Trying On For Size
The internet is filled with college searchers, finders, matchers and comparers. Just type in a few pieces of statistical data, and your perfect college list emerges! But does it? While websites can provide valuable information, let's remember that statistics alone can't fully represent either the college or the applicant. Just to take three examples:
Class Size: This can be one of the most misleading statistics, because many people don't really understand statistics! The average class size means nothing to an individual student. You have to explore the sizes of the classes you are likely to take. Intro to Biology is likely to be huge; first-year Russian is likely to be small. Moreover, you may prefer different class sizes for different subjects. "Film in America" in a large lecture hall could be fun, while you want your philosophy seminar to be more intimate.
Financial Aid: Merit scholarships attract many people looking to pay for a private education. But be sure you understand how the financial aid office's decisions impact your experience on campus. Merit aid for some can mean that others are not able to attend, reducing the economic diversity of campus. If you are the recipient of a lot of merit aid, you need to be comfortable knowing 90% of the people you will meet on campus were admitted with lower grades and test scores than you.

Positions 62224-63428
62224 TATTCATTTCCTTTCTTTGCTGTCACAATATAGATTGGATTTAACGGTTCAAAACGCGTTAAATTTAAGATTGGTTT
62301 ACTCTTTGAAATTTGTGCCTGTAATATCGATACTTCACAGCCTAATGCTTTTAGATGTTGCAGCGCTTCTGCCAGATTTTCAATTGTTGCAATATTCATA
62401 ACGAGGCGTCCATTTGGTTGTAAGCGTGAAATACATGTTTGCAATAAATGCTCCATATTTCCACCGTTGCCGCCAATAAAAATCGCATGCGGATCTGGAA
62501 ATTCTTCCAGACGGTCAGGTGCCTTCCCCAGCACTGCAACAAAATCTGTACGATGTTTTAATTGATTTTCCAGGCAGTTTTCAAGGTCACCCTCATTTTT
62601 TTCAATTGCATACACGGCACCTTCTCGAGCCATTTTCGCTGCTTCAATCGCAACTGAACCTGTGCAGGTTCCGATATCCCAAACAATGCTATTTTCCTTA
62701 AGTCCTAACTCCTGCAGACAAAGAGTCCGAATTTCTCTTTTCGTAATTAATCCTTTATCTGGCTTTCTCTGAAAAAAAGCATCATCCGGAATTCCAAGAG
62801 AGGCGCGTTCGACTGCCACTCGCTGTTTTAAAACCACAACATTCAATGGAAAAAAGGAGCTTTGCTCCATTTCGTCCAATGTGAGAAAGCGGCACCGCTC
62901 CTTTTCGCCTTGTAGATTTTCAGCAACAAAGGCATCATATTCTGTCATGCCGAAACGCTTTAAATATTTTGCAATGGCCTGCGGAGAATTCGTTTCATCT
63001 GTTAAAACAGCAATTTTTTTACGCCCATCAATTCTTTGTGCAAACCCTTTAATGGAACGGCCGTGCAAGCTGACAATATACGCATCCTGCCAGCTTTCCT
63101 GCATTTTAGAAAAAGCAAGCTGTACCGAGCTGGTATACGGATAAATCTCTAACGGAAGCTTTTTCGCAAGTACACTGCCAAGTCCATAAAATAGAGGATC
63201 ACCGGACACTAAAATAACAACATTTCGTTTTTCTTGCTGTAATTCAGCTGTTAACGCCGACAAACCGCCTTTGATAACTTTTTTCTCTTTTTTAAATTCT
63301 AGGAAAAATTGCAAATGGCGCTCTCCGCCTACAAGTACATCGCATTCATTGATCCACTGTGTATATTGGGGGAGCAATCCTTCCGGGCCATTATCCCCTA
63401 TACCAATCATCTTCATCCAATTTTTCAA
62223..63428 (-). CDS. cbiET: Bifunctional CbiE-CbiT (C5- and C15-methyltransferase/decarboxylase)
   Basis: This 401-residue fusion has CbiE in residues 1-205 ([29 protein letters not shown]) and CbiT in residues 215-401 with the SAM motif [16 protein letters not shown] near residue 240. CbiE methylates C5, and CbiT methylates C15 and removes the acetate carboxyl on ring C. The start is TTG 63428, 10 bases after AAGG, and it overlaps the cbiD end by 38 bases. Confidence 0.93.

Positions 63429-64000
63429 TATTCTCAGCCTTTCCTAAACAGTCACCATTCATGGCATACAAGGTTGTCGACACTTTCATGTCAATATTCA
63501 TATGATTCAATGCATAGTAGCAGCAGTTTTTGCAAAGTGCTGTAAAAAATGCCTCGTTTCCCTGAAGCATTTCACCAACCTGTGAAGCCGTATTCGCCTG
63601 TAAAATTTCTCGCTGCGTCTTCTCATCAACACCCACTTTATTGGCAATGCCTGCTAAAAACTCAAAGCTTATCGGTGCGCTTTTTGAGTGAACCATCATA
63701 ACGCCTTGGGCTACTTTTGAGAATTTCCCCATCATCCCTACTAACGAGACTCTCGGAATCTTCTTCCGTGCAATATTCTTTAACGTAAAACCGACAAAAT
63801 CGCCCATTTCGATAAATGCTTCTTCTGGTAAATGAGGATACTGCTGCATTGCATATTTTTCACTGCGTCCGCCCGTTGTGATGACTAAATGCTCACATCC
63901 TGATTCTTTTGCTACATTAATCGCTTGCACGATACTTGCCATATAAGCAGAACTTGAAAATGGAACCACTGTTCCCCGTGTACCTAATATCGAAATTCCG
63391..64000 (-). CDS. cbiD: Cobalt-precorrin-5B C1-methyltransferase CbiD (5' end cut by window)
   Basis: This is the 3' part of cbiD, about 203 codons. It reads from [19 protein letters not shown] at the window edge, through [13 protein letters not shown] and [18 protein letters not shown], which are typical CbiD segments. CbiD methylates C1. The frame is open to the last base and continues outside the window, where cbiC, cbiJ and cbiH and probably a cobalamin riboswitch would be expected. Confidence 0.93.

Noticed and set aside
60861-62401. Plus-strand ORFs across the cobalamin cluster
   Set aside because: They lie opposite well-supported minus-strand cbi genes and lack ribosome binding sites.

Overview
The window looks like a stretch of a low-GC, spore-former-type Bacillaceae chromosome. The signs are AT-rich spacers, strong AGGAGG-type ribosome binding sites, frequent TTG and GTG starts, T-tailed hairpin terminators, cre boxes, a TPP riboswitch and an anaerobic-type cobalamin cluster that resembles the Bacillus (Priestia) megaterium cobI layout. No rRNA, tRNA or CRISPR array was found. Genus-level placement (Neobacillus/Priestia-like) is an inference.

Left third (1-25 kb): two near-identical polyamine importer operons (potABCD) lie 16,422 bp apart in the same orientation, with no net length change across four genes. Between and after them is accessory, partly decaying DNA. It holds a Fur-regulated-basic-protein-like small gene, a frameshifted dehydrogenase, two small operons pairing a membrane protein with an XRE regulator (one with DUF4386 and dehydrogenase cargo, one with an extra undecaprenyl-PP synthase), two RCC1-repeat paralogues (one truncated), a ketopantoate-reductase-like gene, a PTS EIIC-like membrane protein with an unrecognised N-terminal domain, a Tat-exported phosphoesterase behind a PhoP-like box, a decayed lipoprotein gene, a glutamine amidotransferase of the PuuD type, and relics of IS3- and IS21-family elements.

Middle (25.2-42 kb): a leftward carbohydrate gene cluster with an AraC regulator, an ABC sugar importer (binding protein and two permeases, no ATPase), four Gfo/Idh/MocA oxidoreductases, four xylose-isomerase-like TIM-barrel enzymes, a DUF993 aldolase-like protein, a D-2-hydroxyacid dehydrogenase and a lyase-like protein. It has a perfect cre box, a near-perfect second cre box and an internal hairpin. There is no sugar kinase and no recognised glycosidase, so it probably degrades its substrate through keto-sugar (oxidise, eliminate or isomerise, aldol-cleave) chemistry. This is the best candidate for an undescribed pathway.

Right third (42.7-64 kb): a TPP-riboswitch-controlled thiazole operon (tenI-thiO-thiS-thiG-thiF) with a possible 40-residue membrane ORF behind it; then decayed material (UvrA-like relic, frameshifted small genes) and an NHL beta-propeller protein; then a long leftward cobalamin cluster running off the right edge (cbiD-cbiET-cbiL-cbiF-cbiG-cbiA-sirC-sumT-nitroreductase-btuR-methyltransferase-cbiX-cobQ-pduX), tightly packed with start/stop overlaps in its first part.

Athletics: Aspiring athletes need to research their specific sport to gauge whether they are likely to be recruited or make the team. Everyone can look at campus culture to find out whether the football team is a particular source of pride. But the overall percentage of athletes on campus is a figure both groups should pay attention to. That number can provide clues to questions like How pervasive is the athletic culture? Are there other ways in which community is developed on this campus? Are so many athletes so consumed with their sports that other extra-curriculars get short shrift? The athletic fields may or may not be close to the classrooms, but the influence of sports on campus touches every student.
Ultimately, the quick statistical approach can tell you only so much. If you are looking for a more personal touch in developing a great college list, give me a call at 847-660-8625 or click the “Contact Me” button at the bottom of the page.